The strains were inoculated into 2-mL microfuge tubes containing 1 mL of TY medium (5.0 g tryptone, 3.0 g yeast extract, 0.9 g dehydrated calcium chloride, 15.0 g agar-agar per liter of doubled-distilled water). The microtubes were incubated under constant shaking of 150 rpm, at 30°C for 48 h. After growth, the cultures were centrifuged for 7 min at 13 krpm and the supernatant was discarded. Total DNA was extracted as described [35].

Extracted DNA was further PCR-amplified with the 16 s rDNA universal primers F27 (5′-AGAGTTTGATCMTGGCTCAG-3′) and R1525 (5′-AAGGAGGTGWTCCARCC-3′) [36] in 25-μL reactions containing 3 mM MgCl2, 1× PCR buffer, 0.2 mM each dNTP, 5 pmol each primer, 0.05 U μL-1 Taq DNA polymerase (Promega®) and 1.5 μL DNA. Thermal cycler was programmed for amplification as follows: an initial denaturation step at 94°C for 5 min, followed by 35°Cycles of 1-min denaturation at 94°C, 1-min annealing at 57°C, and 3-min extension at 72°C, with a final extension step at 72°C for 15 min. Amplification was checked by electrophoresis in 1% agarose gel, with amplicons visualized through UV light after ethidium-bromide staining. DNA purification from PCR was done with 3 M sodium acetate and absolute isopropanol on a regular precipitation-washing scheme, being further quantified by spectrophotometry. Samples were prepared as specified by the sequencing-service provider (Ludwig Biotec Inc., Porto Alegre-RS, Brazil): microtubes containing 60 ng of purified PCR product and 4.5 pmol of the sequencing primer F27 (5′-AGAGTTTGATCMTGGCTCAG-3′) were dried in an Eppendorf 5301 ‘speed-vac’ concentrator and sent out for sequencing (procedures are available by the service provider upon request). The electropherograms generated were analyzed by the Phred/Phrap/Consed software suites to remove low-quality sequences [37]. After processing, the nucleotide sequences were compared with those at the GenBank database, using the Basic Local Alignment Search Tool (BLAST) [38]. The softwares used for sequences alignment and dendrogram development were the ‘ClustalW’ and `MEGA5’ [39],[40], respectively. The best sequence match obtained per isolate to provide the closest taxonomic identification was based on the highest identity score, coupled with the highest size of query fragment covered in the alignment.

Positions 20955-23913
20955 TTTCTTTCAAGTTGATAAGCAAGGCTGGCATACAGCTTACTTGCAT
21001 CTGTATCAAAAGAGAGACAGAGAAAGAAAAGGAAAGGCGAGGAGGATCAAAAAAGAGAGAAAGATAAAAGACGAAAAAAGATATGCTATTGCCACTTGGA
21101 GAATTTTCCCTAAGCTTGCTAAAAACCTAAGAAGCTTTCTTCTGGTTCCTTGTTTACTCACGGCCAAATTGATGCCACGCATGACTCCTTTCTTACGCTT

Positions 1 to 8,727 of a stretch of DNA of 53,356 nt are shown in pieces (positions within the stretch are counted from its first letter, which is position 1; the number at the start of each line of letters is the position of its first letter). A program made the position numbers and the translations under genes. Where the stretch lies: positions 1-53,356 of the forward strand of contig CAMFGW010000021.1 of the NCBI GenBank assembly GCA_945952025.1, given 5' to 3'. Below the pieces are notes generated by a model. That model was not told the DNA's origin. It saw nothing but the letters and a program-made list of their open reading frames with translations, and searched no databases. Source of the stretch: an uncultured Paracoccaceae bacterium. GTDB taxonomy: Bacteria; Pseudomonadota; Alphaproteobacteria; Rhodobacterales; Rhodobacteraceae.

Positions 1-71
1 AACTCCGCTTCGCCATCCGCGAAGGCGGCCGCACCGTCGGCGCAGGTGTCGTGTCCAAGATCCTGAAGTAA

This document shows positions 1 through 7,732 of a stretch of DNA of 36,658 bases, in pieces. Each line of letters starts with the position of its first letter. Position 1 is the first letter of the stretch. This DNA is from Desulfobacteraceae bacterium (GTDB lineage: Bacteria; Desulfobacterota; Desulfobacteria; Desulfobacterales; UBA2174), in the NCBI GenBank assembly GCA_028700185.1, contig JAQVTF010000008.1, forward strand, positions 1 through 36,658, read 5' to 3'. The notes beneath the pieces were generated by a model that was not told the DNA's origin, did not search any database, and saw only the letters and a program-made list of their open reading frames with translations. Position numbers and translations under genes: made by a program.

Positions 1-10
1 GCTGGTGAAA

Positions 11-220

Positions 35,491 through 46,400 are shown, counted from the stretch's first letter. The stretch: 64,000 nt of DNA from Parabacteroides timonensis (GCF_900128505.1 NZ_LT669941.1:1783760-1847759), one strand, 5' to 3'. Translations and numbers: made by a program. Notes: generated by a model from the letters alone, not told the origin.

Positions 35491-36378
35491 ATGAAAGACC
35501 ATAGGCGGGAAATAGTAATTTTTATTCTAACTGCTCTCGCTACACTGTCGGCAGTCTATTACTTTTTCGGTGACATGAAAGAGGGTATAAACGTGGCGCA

Growth performance of isolates in DBT

Growth behaviors in DBT were evaluated for the previously selected nine bacterial isolates, which were subjected to a two-step culturing procedure [41], based on optical density (OD) of cells, although with a modified protocol. First, a loopful of bacterial cells from stocks of each isolate was inoculated in a Petri dish containing solid LB-medium supplemented with 0.5 mM DBT. These plates were incubated for 24 h at 30°C. After growth of the isolates, a `pre-inoculum’ suspension was prepared by adding bacterial cells (scraped from the Petri dishes) in a sterile 0.85% saline solution, up to a final concentration corresponding to an OD of 0.500 at 600 nm. In a second culturing step, 10-mL cultures per isolate were set by adding aliquots of 0.5 mL of the pre-inoculum suspensions to 125-mL flasks containing 9.5 mL of mineral minimal medium; this medium was prepared by adding 0.5 g KH2PO4, 4.0 g K2HPO4, 1.0 g NH4Cl, 0.02 g CaCl2, 0.01 g NaCl and 0.2 g MgCl2, plus 10 mL of trace elements solution (containing 0.5 g/L FeCl3, 0.5 g/L ZnCl2, 0.5 g/L MnCl2, 0.1 g/L Na2MoO4, 0.05 g/L CuCl2 and 0.05 g/L Na2WO4), all being dissolved directly in a liter of doubled-distilled water prior to autoclaving. DBT was added to this autoclaved medium at a 0.5 mM final concentration as the sole carbon-sulfur source. The flasks were incubated at 150 rpm on a rotatory bench shaker, at room temperature for 72 h. The experiment was performed in triplicate.

Growth kinetics of the selected strain